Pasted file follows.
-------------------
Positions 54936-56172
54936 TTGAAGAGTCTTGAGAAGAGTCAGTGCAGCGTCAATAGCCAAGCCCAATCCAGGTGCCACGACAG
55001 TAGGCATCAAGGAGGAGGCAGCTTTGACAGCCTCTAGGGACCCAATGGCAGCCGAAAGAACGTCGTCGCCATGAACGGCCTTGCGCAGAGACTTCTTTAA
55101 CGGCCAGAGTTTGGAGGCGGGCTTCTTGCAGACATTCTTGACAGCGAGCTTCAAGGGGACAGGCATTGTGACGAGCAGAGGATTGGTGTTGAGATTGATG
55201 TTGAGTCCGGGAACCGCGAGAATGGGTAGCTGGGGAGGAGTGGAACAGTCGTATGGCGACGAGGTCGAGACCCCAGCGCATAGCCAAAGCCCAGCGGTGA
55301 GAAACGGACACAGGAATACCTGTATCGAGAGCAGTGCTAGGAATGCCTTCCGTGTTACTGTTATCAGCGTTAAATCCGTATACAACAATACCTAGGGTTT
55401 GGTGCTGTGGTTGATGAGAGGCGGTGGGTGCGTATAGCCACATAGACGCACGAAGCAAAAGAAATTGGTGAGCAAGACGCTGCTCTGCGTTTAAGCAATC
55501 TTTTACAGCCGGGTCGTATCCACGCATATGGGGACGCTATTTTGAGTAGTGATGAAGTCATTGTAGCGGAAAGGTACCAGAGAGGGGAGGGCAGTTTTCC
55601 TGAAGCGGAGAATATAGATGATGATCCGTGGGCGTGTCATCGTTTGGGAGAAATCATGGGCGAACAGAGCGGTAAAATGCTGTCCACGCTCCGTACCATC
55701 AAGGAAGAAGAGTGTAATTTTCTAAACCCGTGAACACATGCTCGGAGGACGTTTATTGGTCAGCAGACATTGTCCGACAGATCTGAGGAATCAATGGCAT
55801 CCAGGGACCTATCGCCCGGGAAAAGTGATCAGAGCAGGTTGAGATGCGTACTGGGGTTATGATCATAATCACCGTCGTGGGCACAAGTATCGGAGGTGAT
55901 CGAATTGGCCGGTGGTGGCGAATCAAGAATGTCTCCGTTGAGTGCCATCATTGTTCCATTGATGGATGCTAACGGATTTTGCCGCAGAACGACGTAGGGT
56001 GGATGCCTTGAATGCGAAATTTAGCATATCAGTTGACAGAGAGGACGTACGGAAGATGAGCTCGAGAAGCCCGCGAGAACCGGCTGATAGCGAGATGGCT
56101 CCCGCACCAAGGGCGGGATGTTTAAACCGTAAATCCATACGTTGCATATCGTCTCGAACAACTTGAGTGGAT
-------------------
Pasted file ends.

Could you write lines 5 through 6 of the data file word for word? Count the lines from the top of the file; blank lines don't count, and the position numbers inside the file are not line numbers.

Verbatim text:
55201 TTGAGTCCGGGAACCGCGAGAATGGGTAGCTGGGGAGGAGTGGAACAGTCGTATGGCGACGAGGTCGAGACCCCAGCGCATAGCCAAAGCCCAGCGGTGA
55301 GAAACGGACACAGGAATACCTGTATCGAGAGCAGTGCTAGGAATGCCTTCCGTGTTACTGTTATCAGCGTTAAATCCGTATACAACAATACCTAGGGTTT